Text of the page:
The controversial bid for the social media behemoth by billionaire Elon Musk was further complicated on Tuesday when he stated that his purchase of Twitter would not proceed unless he received guarantees regarding the bots that he claims plague the network.
Musk, the CEO of both SpaceX and Tesla, is now ranked as the richest person in the world by Forbes, with a net worth of around $230 billion, the majority of which is held in Tesla stock.
Musk, who is viewed as an iconoclastic genius by his supporters and as an unstable megalomaniac by his detractors, shocked many investors in April by announcing his intention to buy Twitter.
His $44 billion offer for Twitter has since been put “temporarily on hold” due to concerns over how many “bots” the social media business believes to exist.
Musk, who has over 94 million followers on the social network, tweeted: “Yesterday, Twitter’s CEO publicly refused to offer proof of 5%.”
“Until he does, this agreement cannot go through.”
According to Twitter’s chief executive, Parag Agrawal, the service suspends more than 500,000 seemingly bogus accounts every day, typically before anyone even notices them, and locks millions more every week that don’t pass verification that their administrators are real people, not computer programs.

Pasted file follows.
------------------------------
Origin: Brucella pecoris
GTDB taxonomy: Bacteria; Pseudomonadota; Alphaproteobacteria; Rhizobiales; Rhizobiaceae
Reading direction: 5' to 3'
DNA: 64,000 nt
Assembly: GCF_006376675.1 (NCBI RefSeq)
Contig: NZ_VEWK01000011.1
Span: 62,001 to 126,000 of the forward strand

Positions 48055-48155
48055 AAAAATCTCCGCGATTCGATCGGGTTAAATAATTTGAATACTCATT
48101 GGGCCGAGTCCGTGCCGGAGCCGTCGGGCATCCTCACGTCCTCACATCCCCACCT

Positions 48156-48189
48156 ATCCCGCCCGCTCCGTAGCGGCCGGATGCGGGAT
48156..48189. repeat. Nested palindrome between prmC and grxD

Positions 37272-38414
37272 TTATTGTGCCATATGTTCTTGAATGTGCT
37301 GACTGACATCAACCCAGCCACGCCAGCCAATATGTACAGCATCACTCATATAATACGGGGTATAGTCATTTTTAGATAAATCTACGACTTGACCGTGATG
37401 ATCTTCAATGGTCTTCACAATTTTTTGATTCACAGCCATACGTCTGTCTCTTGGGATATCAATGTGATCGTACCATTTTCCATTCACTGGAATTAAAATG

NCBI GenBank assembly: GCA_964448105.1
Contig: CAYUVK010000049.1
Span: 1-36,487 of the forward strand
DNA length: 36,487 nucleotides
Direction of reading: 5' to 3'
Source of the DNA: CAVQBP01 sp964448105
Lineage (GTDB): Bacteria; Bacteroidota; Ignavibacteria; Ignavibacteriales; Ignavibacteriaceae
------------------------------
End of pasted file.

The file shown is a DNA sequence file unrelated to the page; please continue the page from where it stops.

Less than 5% of active Twitter accounts on any given day are determined to be spam by internal methods, but Agrawal said that this study cannot be repeated internationally due to the requirement to protect user privacy.
Musk replied to the tweet from Agrawal with a poo emoji. Musk has previously stated that Twitter is plagued by bots and that getting rid of them would be a top priority if he owned the social media site.
How can businesses that advertise know what they’re getting for their money, then? Musk responded by tweeting on the need to demonstrate that Twitter users are genuine people.
“This is essential to Twitter’s financial stability.”
Agrawal stated that Musk has been given access to the method used to determine how many accounts are bots.
Wedbush analyst Dan Ives wrote to investors, “It looks the spam/bot issue is cascading and certainly making the Twitter deal a complicated one.”
“At the end of the day, the New York City cab driver was aware of the bot issue, and it feels more to us like the ‘dog ate the homework’ justification to back out of the Twitter agreement or haggle down a cheaper price,”
Musk has stated that his objective is to protect free expression on the platform and to increase monetization of a website that is incredibly popular but has struggled to grow profitably.
He has also stated his support for easing the ban on Donald Trump, who was removed from the stage in January 2021 shortly after his attempts to avenge his election loss resulted in the assault on the US Capitol on January 6.